In recent decades business has begun to realize that so called standard accounting overlooks and misallocates costs, and costs them money. About 25% of accounting in the U.S. is now done via Activity Based Accounting; however ABC accounting is very sensitive to what drivers are used to allocate costs; energy, water and other flow costs still tend to be assigned to labor drivers – which perpetuates the problems we have covered. There are some further steps, which are still in their infancy.
One, which is not widely used, is RCA (Resource Consumption Accounting) which assigns costs to resources, not merely activities. I don’t know if the approach as a whole provides results superior enough to ABC accounting to be worth the additional effort. However, there is one area in which it which takes a vital step; it uses the solution of simultaneous equations to allocate costs. Whole systems thinking is always iterative, always requires simultaneous solutions, because optimizing parts separately almost never optimizes the whole. Accounting (other than projections forward) has always stuck to simple arithmetic for good reason; the resources to use anything more complex on a routine basis were not there. However with computers, the use of simultaneous solutions is no more difficult than simply double entry booking. Like ABC, there is extra data entry – which is where the question of effort vs. results has to be evaluated. But if you are using a system such as ABC where the data needs to be entered in any case, then it makes no sense to avoid computer time (but not human time) it would take to allocate properly.
More widely used, at least in larger EU companies is Environmental Management Accounting. EMA is not a case of corporations suddenly caring about more than their bottom line. It is based on the recognition that some environmental mistakes can cost companies money. The International Body UK, provides a decent explanation of this. EMA is actually an ad-hoc collection of many techniques. However it almost always includes flow accounting, a measurement of the physical flow of materials and resources through the company – with cost allocation taking place only after knowing where the material is physically and who is responsible for it. It also includes better accounting for contingent liabilities, placing a value on the risk taken both of monetary liability and loss of reputation if a company is proven responsible for severe environmental damage. Better accounting is not a fundamental solution; but it can provide some marginal improvement, and has a role to play.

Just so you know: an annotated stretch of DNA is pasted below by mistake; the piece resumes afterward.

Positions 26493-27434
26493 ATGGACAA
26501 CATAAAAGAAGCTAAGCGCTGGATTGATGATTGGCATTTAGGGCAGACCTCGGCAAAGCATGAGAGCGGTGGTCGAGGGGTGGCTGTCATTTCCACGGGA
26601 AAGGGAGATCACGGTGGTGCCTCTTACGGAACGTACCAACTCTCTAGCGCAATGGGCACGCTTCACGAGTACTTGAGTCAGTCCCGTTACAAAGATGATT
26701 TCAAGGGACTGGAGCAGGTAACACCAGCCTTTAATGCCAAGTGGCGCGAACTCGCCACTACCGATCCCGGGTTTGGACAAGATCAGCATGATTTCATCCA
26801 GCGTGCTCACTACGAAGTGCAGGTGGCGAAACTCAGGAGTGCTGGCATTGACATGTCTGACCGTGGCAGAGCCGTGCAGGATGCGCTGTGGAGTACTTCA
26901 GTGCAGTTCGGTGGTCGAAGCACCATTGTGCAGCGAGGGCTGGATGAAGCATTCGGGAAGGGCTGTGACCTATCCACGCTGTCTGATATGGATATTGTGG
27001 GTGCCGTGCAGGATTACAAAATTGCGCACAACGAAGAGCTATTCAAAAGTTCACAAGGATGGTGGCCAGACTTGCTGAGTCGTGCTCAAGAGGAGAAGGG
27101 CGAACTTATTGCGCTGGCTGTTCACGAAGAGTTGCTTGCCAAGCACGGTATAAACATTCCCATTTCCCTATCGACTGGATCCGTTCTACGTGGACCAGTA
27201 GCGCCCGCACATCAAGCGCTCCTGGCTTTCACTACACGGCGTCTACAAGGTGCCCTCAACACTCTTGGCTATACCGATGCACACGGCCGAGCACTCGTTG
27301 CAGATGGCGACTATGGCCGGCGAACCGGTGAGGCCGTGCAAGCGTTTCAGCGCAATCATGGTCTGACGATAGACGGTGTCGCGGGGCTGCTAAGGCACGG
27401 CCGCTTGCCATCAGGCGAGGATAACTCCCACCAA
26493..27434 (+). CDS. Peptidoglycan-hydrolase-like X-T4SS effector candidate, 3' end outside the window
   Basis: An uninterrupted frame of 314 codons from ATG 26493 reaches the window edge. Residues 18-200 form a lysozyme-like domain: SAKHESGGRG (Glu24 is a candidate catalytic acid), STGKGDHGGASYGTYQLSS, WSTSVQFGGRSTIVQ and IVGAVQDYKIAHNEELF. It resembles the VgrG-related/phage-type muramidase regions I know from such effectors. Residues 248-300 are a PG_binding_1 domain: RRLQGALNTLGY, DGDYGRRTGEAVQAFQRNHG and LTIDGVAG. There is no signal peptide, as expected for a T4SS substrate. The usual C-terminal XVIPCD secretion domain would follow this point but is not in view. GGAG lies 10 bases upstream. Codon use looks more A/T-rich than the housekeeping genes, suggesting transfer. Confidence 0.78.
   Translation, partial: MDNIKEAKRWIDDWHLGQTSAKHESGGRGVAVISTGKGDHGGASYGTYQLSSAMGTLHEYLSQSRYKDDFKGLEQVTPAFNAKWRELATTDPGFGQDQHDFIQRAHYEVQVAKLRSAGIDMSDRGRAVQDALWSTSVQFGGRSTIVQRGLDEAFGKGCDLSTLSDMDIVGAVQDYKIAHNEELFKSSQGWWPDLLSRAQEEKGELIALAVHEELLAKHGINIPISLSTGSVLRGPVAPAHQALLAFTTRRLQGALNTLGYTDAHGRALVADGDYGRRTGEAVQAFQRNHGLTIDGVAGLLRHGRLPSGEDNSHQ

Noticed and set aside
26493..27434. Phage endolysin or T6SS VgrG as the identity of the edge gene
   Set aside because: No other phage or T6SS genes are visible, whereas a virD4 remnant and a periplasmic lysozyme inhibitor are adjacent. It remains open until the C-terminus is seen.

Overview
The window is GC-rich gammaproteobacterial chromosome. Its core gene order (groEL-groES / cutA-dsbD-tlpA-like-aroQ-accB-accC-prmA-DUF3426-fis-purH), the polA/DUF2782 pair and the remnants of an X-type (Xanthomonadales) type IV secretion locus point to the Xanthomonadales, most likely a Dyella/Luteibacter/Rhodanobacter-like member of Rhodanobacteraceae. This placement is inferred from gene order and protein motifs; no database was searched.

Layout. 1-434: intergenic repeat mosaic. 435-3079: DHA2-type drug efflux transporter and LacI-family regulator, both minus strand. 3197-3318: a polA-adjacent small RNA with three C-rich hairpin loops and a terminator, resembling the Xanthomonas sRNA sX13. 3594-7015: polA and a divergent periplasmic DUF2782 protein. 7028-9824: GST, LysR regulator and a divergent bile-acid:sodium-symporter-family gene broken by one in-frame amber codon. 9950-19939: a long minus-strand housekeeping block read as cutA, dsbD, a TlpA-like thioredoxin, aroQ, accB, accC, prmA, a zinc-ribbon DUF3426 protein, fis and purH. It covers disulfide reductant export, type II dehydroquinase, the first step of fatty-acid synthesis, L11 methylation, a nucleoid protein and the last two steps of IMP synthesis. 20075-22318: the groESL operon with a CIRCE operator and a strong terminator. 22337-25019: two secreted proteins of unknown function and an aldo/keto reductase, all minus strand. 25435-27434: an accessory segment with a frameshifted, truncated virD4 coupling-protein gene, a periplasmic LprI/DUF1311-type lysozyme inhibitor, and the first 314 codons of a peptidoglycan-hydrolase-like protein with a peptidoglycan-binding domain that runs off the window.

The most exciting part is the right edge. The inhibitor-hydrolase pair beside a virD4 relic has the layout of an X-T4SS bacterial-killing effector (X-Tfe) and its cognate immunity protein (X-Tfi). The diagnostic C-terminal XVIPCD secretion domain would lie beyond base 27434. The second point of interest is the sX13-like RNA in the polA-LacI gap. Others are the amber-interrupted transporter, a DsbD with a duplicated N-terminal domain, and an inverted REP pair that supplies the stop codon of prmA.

Note that green accounting tends to have very high transaction costs; it pays for itself in the narrow sense of increasing profits only in intensively polluting or resource intensive industries. For light and service industries more informal means, such as periodic green audits given better results for each dollar spent.
A strong example of how flow costs tend to get misallocated is the issue of occupational safety. Of course the primary “misallocation” here is a misallocation of power that leads to callousness and indifference to human suffering. Here I’m making a narrower point – that many costs to the owner, which you would expect to be tracked out of self interest, are hidden. The paper cited gives examples of indirect costs which are often allocated to general overhead, rather than a specific accident:
Interruption in production immediately following the accident
Morale effects on coworkers
Personnel allocated to investigating and writing up the accident
Recruitment and training costs for replacement workers
Reduced quality of recruitment pool
Damage to equipment and materials (if not identified and allocated through routine accounting procedures)
Reduction in product quality following the accident
Reduced productivity of injured workers on light duty
Overhead cost of spare capacity maintained in order to absorb the cost of accidents
Not every firm will miss every one of these costs; but most will miss some. These are real dollar and cents costs to the owner. Estimates of how many of these costs are missed vary from a bit less than half to as high as 20 to 1. In other words, almost half the cost of worker injury being missed is the low estimate.
B. Douglas Clinton and David E. Keys, "Resource Consumption Accounting: The Next Generation of Cost Management Systems,". Focus Magazine: For the Performance Management Professional 5, no. 2002 (2002), Focused Management Inc., 2/Apr/2005 <http://www.focusmag.com/back_issues/issue_05/pages/rca.htm>.
Shane Johnson, Environmental Management Accounting. 13/Jan 2004, Association of Chartered Certified Accountants, 2/Apr/2005 <http://www.acca.co.uk/publications/studentaccountant/1073480>.
Peter Dorman, The Economics of Safety, Health, and Well-Being at Work: An Overview. InFocus Program on SafeWork. May 2000, International Labour Organization (ILO) of the United Nations, 2/Apr/2005 <http://www.ilo.org/public/english/protection/safework/papers/ecoanal/ecoview.pdf>.p17.